NCR on Liturgy
Tom Roberts advocates disobeying liturgical laws in the National Catholic Reporter of 29 November 2002. He encourages deceptive behaviour and, I think, insults Italians in the process.
He concludes the article:
I agree with his observations about there being many places were the rubrics are not followed. But while I deplore it, he sees it as encouraging:
How do you avoid people being upset? Make up your own rules? Tell a few lies? Promote ignorance? Such an approach is disastrous for the Catholic Church.
At least Kathleen Kichline's article recognises the importance of the liturgical laws. But she makes a mistake in her reporting:
The sentence is not in the General Instruction of the Roman
Missal. Using google.com it is easy to see that it comes from
the educational material of the USCCB (at http://www.nccbuscc.org/liturgy/girm/lit4.htm).
I agree with their interpretation. Since there is no instruction
to bless during communion, it should not happen. My point is
that the National Catholic Reporter condemns Rome for a sentence
that it did not make.
John Allen's article concludes:
My view is that the Roman Missal took effect when it was published in Latin in March 2002. I see no justification for liturgical laws requiring an approved translation to take effect. Nor, it seems, does Bishop Gregory, with decree on the US adaptations of 25 April 2002:
But Archbishop Lipscomb seems to have gone further: an individual bishop can decide not to implement the changes made, whenever they do become effective. For example, the 2002 Roman Missal has to stand and say: "May the Lord accept the sacrifice at your hand ...". But Archbishop Lipscomb thinks its OK for the bishop to decide when to implement the change (from sitting, to standing).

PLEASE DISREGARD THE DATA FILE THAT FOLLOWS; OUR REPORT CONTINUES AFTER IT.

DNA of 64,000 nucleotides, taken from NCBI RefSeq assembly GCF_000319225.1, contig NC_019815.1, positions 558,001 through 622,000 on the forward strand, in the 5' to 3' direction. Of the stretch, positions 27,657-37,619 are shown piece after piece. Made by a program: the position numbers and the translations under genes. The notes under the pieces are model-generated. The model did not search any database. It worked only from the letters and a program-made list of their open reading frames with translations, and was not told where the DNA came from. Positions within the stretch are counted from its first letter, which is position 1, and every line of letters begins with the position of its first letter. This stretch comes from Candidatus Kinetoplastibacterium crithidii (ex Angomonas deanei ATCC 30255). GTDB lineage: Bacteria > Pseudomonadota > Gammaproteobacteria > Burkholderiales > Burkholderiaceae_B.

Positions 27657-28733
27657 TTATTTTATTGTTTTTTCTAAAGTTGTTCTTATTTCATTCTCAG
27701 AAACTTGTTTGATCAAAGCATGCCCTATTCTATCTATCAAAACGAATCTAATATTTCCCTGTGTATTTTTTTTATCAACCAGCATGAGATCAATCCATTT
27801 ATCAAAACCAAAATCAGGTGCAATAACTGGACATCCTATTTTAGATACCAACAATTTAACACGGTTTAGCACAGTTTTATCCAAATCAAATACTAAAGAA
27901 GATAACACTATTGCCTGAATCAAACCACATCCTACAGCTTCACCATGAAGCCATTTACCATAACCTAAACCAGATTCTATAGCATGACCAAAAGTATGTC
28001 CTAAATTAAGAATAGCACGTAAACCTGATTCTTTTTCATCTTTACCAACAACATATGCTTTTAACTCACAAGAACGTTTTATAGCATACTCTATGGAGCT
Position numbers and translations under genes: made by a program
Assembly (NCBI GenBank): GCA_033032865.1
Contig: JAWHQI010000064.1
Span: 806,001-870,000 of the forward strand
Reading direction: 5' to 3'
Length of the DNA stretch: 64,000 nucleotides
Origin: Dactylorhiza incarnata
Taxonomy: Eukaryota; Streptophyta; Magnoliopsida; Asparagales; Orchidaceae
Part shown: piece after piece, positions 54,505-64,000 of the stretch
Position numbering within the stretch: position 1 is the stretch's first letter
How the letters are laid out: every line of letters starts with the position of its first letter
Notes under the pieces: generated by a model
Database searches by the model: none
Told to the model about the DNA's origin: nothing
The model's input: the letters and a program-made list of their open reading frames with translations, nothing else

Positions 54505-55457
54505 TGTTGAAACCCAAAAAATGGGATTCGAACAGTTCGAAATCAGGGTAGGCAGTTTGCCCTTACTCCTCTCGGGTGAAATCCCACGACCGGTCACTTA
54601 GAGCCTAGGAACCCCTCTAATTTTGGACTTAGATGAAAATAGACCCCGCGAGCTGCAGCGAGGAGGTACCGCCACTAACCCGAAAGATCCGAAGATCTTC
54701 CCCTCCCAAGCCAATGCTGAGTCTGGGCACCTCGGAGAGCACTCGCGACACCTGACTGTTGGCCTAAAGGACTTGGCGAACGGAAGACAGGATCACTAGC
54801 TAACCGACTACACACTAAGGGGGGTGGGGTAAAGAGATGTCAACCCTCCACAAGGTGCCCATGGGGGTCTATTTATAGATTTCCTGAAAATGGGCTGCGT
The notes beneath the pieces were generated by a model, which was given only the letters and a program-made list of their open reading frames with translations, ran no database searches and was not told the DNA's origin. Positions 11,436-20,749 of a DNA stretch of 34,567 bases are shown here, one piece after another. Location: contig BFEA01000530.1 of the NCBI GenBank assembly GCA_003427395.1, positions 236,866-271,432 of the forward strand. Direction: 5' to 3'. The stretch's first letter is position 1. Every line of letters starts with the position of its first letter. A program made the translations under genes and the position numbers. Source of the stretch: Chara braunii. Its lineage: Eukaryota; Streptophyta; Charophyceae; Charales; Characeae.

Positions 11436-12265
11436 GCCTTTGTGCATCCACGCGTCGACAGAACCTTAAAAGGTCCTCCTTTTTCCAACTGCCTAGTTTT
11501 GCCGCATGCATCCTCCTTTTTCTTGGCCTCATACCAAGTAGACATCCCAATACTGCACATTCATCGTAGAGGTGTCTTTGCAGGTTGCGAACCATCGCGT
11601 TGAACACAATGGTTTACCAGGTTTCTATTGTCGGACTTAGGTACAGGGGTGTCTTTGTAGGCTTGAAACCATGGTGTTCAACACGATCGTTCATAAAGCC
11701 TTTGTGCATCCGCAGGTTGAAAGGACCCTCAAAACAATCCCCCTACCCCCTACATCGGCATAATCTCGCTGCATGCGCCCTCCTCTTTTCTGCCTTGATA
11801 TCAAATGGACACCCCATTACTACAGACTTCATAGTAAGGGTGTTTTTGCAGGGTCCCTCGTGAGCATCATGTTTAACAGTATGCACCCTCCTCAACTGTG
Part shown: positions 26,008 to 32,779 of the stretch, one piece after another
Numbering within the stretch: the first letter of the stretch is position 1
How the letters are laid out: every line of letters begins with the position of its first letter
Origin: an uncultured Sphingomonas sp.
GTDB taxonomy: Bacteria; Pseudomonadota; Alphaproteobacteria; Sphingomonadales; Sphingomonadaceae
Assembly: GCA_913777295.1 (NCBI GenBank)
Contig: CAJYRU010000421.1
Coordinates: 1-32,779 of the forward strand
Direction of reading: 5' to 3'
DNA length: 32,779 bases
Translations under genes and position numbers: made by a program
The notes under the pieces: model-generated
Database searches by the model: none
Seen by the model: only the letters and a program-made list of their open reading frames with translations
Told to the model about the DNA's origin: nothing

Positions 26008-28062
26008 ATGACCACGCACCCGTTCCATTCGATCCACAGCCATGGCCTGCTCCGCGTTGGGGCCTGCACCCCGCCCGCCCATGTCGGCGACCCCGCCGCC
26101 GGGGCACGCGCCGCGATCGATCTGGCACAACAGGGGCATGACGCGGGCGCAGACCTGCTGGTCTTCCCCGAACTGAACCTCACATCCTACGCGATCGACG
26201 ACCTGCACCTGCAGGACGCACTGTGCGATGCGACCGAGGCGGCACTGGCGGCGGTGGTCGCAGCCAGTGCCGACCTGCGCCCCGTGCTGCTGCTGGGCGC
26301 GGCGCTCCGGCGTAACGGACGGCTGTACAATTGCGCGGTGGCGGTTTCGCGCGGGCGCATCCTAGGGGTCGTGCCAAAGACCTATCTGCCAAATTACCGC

Why? According to Canon 846: "The liturgical books, approved by the competent authority, are to be faithfully followed in the celebration of the sacraments." This is what everyone should do, regardless of what the bishop thinks about whether the diocese has been sufficiently prepared.
Today in Melbourne Archbishop Hart directed us to "Please sit" for the Kyrie. I think the change from sitting to standing for this was made in 1970. What would Archbishop Lipscombe say? Dispite 32 years he can decide the cathedral congregation is not yet ready for such a change?
I believe Cardinal George has now replaced Archbishop Lipscomb as Chairman of the USCCB Bishops Committee for the Liturgy. Hopefully this will lead to a more effective implementation of the 2002 Roman Missal.
By J.R. Lilburne, 1 December 2002. I give what I have written on this page to the public domain.
National Catholic Reporter Articles: